and friend. Our careers were inextricably linked for 10 years and I
owe him a huge amount. All my retirement activities are involved with
IT and without Mario I would not be doing any of them. I know that you
will be watching over us and ensuring that we apply your wisdom. R.I.P.
[Your editor is also highly indebted to MdP for his wise guidance over
many years, not to mention his friendship]
[nb Mark Holford is the Chairman of Klipboard.io]
6. People and Places
Fichte & Co has appointed Walid Batisha as Partner in the firm’s
office. Walid, who has been heading Fichte’s litigation department since
he joined the firm in September 2012, has successfully led his team
to obtain several local landmark judgments for clients of the firm.
Licensed to practice since 2002, Walid is specialized on litigation
in the commercial, civil and shipping areas specifically before UAE
Sian Fisher has been appointed as chief executive officer (CEO) of
the Chartered Insurance Institute (CII). Fisher succeeds Dr Sandy Scott,
who announced his retirement in March last year. She will take up her
new post on the 1 February.
Beijing has officially approved the establishment of China Cosco Shipping
Group, the new entity created by the merger of China’s two largest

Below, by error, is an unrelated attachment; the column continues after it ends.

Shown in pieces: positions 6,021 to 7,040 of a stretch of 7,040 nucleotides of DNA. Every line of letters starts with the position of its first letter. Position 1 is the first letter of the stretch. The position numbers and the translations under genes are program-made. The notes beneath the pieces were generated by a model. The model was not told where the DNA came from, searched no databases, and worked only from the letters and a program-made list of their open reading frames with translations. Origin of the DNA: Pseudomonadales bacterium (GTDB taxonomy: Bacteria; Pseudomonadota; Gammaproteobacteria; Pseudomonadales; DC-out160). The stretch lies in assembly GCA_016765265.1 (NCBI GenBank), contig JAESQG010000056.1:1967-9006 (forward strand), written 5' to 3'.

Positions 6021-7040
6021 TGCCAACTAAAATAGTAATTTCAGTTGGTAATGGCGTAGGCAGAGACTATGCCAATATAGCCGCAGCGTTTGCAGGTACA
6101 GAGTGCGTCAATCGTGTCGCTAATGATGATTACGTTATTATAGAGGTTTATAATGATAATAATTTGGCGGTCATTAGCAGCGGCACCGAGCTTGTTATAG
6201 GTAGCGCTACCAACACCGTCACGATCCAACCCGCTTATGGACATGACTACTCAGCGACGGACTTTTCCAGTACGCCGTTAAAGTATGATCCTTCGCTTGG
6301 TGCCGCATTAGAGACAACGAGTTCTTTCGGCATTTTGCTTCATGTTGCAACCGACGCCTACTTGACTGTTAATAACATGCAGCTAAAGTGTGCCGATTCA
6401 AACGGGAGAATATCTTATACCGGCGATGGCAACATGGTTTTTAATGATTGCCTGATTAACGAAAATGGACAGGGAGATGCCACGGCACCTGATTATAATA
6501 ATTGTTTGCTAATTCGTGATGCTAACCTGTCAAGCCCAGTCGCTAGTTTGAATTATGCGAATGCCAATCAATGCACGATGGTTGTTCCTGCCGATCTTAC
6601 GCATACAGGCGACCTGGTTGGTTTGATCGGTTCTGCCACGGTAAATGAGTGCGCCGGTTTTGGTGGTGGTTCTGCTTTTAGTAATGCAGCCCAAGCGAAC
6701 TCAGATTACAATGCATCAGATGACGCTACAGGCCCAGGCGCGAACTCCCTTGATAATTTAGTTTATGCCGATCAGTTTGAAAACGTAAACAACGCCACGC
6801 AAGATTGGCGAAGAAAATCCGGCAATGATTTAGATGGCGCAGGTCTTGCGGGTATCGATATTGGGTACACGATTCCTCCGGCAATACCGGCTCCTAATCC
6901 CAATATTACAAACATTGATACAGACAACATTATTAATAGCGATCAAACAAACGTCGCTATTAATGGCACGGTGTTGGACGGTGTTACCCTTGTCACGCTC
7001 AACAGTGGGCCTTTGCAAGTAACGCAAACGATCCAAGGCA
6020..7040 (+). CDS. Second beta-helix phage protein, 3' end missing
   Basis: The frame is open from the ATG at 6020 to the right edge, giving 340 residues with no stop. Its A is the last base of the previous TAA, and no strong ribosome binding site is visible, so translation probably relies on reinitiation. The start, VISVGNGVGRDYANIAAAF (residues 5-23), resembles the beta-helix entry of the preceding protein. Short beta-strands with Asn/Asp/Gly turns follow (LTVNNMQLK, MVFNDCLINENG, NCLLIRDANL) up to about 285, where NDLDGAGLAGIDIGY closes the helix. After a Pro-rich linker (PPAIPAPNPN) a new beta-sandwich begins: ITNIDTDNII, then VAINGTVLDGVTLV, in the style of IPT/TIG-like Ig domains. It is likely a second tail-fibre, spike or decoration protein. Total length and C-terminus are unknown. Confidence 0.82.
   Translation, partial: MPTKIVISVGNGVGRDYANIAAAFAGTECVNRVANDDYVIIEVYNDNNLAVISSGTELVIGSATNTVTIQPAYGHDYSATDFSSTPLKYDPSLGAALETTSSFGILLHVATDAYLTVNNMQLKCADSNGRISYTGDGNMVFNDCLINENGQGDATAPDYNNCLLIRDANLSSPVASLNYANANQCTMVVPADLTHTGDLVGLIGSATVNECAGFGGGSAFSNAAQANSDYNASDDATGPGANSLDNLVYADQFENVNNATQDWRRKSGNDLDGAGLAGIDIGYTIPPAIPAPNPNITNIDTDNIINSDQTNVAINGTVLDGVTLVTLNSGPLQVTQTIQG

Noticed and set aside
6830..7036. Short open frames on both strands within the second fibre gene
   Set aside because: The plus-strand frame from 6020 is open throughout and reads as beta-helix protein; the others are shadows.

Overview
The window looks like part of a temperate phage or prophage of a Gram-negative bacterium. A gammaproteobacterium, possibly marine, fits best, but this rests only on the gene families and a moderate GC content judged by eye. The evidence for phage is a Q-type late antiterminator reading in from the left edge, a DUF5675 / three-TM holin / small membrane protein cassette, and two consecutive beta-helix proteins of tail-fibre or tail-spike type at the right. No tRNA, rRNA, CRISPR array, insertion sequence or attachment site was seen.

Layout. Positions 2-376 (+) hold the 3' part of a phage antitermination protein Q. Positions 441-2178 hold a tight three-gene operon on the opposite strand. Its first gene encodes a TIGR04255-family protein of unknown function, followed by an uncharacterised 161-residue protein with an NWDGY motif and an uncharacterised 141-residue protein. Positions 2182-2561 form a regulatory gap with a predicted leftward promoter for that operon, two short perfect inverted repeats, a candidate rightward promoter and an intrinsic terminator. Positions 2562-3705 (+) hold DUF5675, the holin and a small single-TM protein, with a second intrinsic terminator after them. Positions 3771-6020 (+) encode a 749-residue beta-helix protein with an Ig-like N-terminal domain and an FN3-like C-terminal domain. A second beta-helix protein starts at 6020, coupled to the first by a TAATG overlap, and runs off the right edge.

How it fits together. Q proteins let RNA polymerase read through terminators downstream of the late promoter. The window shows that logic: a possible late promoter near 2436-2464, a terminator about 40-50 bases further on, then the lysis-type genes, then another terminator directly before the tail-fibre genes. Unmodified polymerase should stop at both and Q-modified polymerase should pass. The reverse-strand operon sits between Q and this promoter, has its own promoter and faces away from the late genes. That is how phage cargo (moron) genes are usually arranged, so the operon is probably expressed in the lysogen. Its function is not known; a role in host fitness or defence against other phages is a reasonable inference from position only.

shipping conglomerates China Ocean Shipping (Group) and China Shipping
The central government has also appointed CSG chairman Xu Lirong to
the top seat of the new company, while his chairmanship in CSG was accordingly
removed, the pair both announced on their official websites on Monday.
Mr Xu previously served in Cosco for 36 years, ultimately as deputy
president of Cosco Group, before switching employer in 2011.
In the UK’s new year honours list the Nautical Institute’s Chief
Executive, Mr Philip Wake was awarded an OBE for his services to the
From the Avo Archive
The website of this newsletter contains all the editorial material
since the inception of the Maritime Advocate as a print based quarterly
in 1997 under the founding aegis of John Guy, Chris Hewer and Manfred
Arnold. Readers can go to the site and search the database on the home
page in its entirety. If you are looking for an old case, an old controversy
or you would just like to see how many times you and your firm have
featured in our annals feel free to access the archive. It is like this
e-zine, free to Readers and we always appreciate the support of advertisers
Looking for references to California and road liabilities, we ran across
this item in Issue 560 of March 21st, 2013:-
Arrivederci Shipowner’s Chassis Liability in the USA?
News reaches us that an American maritime peculiarity is facing its
demise on the west coast. The provision of container chasses to customers
by shipowners led to a highly specialised class of marine exposure known